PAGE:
In part two of our chat with Monica Samreth, we revisited her childhood and her family’s struggle to survive poverty and neighborhood violence in Long Beach’s Cambodia Town. In the concluding post in this series, we see how a surprising turn of events began to redeem the family’s sorrows – even those of the Killing Fields.
For Monica, winning the 2013 Miss Long Beach pageant was an unexpected journey. She remembers her initial reaction to the idea of being a contestant. “Pageant? Monica? Please,” she says. “I’m not dainty; I don’t do any of that.” The notion also seemed ridiculous because she had never before entered a pageant, and this one was only two weeks away.
She wasn’t the only one who was surprised. Monica recalls, “My mom didn’t even know that I was running for the pageant. She thought I was going to be the flower girl!” Even the day of the pageant, her mother still thought her only role would be to present bouquets to the winners. Monica explains, “She was tailoring my dress for the evening wear, and she said ‘Wow, you’re dressed really nicely for this.’ I thought she knew that I was a contestant!”
The decision to enter the pageant was born out of a fresh sense of purpose, found two years before. Thought not an especially faith-oriented person in college, in the year after her graduation, Monica decided to visit a church out of curiosity. The minister’s message that day focused on Jesus Christ’s invitation to his friend and follower Peter to experience a miraculous walk on a lake with him.
The sermon rocked Monica’s world. She explains, “I felt Jesus was calling me out. ‘Monica, you’ve been in the boat for too long, watching others really live their purpose.’ I thought, ‘Wow. I went through a lot. Mom went through a lot. But that shouldn’t go to waste. Why did that all happen?’” She realized, “Life is all about serving through the experiences and skills you have, as a testimony to those who are going through what you went through.”
Monica’s fresh perspective and new-found faith turned her energies back to her local ethnic community in Cambodia Town. Said to be the largest concentration of Cambodians in the United States, it is still marked by high rates of poverty and unemployment, and lower-than-average rates of educational achievement and possession of health insurance. Many residents continue to suffer from Post-Traumatic Stress Disorder (PTSD) resulting from the horrors they knew under the Khmer Rouge. Gang violence has decreased significantly, but random violence is a major concern.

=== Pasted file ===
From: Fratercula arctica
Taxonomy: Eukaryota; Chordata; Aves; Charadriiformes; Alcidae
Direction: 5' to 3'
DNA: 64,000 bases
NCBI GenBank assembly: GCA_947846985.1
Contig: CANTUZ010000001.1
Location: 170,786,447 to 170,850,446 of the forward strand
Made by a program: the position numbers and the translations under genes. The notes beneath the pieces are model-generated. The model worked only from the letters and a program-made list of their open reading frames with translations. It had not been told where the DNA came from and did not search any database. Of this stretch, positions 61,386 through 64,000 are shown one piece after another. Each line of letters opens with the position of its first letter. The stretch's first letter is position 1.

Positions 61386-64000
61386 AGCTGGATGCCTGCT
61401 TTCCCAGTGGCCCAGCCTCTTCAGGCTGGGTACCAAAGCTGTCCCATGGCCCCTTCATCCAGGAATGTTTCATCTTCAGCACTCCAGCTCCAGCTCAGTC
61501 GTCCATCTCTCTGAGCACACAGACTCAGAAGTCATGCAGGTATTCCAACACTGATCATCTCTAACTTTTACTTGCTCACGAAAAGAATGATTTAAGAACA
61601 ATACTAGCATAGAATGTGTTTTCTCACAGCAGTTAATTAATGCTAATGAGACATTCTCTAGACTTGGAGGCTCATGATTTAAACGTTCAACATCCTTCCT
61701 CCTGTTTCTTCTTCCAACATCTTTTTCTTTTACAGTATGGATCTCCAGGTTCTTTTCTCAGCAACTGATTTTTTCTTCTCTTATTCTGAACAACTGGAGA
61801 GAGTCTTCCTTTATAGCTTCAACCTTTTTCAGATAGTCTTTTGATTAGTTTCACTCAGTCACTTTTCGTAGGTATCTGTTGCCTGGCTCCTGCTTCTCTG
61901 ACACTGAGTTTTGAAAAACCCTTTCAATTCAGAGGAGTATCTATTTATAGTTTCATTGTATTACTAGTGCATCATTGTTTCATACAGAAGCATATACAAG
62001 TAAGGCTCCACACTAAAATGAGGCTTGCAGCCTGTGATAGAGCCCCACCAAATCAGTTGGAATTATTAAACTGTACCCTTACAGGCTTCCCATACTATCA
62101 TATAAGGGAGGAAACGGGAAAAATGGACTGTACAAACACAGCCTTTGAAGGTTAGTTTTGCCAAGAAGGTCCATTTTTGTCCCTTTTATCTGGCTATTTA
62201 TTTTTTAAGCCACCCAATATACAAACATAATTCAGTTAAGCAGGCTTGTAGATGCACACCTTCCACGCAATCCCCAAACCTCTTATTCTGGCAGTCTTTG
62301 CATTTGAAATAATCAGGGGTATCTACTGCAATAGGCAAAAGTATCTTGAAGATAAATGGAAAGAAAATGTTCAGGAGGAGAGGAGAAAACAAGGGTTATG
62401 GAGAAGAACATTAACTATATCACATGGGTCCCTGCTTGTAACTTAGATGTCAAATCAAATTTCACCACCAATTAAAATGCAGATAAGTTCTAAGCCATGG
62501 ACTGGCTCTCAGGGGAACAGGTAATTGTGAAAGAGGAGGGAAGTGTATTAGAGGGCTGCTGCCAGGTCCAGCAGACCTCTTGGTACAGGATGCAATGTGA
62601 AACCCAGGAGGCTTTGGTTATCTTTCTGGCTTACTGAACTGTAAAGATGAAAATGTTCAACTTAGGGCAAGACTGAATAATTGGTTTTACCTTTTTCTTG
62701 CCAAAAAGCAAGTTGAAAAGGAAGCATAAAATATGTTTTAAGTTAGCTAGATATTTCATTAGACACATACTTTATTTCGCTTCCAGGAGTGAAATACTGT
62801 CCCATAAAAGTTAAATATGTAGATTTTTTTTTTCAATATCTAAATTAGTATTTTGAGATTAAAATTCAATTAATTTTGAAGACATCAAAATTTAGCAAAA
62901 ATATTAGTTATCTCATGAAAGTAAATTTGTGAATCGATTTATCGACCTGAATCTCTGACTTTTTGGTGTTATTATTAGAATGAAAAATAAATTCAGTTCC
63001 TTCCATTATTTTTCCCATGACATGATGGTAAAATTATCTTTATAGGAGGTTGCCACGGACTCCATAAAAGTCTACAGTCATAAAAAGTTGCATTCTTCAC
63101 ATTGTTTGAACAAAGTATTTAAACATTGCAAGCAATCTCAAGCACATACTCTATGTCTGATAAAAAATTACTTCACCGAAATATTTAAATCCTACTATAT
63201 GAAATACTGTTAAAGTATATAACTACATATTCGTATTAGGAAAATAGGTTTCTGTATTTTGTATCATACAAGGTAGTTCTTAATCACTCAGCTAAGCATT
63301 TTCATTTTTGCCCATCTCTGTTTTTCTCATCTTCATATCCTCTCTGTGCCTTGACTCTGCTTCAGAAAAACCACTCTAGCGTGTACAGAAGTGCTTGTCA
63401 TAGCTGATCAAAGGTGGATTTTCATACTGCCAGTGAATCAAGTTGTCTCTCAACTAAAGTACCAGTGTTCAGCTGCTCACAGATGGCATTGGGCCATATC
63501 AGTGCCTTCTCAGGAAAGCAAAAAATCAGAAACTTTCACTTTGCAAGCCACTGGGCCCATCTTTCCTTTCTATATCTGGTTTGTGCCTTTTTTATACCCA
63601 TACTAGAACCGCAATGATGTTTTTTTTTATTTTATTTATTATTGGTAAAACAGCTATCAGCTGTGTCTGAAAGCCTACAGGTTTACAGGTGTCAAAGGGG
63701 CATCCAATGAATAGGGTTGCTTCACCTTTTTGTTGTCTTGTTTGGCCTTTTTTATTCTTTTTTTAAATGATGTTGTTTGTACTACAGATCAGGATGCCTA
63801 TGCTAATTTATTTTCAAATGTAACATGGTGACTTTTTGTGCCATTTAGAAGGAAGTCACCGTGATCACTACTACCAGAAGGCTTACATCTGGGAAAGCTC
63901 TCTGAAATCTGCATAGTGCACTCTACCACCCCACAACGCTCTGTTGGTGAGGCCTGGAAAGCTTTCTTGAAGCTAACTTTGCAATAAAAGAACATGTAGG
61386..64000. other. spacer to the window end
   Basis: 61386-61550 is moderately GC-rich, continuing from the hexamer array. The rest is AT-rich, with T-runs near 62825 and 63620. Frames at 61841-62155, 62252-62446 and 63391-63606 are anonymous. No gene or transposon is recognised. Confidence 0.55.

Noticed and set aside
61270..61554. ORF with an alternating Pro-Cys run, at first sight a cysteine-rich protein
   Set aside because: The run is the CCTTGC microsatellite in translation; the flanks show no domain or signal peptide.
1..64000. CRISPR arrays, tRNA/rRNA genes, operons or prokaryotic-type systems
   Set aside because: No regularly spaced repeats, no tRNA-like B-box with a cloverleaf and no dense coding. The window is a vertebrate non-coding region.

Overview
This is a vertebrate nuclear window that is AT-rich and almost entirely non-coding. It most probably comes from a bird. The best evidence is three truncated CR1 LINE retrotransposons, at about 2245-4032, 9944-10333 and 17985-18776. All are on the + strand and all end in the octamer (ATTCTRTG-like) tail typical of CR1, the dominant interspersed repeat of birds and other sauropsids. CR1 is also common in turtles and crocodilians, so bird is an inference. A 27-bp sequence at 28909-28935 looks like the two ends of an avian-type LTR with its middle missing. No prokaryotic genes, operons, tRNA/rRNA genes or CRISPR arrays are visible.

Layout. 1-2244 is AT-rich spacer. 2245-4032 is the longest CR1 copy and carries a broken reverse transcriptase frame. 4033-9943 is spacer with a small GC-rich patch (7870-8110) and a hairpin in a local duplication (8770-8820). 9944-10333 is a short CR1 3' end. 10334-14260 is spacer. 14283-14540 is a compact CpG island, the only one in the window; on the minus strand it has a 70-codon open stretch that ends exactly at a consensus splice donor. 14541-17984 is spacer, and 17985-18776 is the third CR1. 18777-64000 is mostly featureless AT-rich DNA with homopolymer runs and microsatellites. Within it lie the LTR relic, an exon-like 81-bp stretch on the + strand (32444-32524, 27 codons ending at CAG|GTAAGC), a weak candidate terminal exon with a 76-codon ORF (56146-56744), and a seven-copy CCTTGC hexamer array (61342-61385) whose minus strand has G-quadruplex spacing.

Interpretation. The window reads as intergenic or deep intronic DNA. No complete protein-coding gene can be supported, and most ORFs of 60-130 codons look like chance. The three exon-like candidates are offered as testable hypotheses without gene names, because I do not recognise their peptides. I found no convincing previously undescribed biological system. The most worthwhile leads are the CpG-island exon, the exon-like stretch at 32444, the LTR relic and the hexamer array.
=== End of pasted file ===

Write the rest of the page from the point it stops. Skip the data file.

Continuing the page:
To keep her and her mother’s experiences from going to waste, Monica joined the work of the United Cambodian Community (UCC), today serving as its youngest board member. She speaks with pride about UCC’s mission: “It helps members of the Cambodian community get back on their feet. We help them with mental health training for PTSD, with U.S. citizenship applications, with English classes. And it’s not just for Cambodians; it’s for anyone who needs assistance with becoming productive members of the community.”
Monica also began volunteering with Gems Uncovered, a group that takes to the streets of Long Beach every Friday night to provide assistance to women who are victims of human trafficking. She relates, “I felt like God was really calling out for me to be a voice for the voiceless – for these women.” She notes the irony, saying, “The very streets that I was not allowed to hang out in because it was so dangerous, I’m now walking – showing love, giving out food, praying for them, whatever they need.”
Signing up for the Miss Long Beach pageant was also very intentional on Monica’s part. It was an attempt to shine a light on the needs of fellow Cambodians and of trafficked women, who like her mother, have been forced to leave home behind. She reveals, “I thought that as long as I stayed true to myself, and I won, then it was meant to be. It happened, and now, it’s about being an advocate, using it as a platform.”
By winning the pageant, Monica became the first Cambodian American to hold the title of Miss Long Beach. And her mother’s reaction, after she realized that not only was her daughter a contestant, but the winner? Monica says, “My mom went home that night, and she just kept pinching herself and looking at herself in the mirror. She said, ‘Wow, I made Miss Long Beach! Through all the stuff I went through, I’m doing OK. I’m proud of myself for raising a daughter like that.’”
Her mother’s moment of celebration reveals a broader appreciation for her life – even with the years in the Killing Fields and the struggles in America. Monica explains, “She’s really looked at her life as worthwhile because she’s been able to raise three kids that are not in gangs, that are successful, happy, and mentally healthy, and that are doing life with people who are good to them. At the end of the day she feels like she’s done her job. That’s confirmation for everything that she’s gone through.”
Monica concludes, “Life is so worth it to make the most of it. And after we’ve gone through the hardships and the craziness of life, what are we going to use our stories for? Are we going to let them go to waste? Or are we going to share those stories again, and give hope or inspiration for someone to live out a better life? To know that although they had a bad life, they have tomorrow?”
For more on Monica, visit her website at MonicaSamreth.com.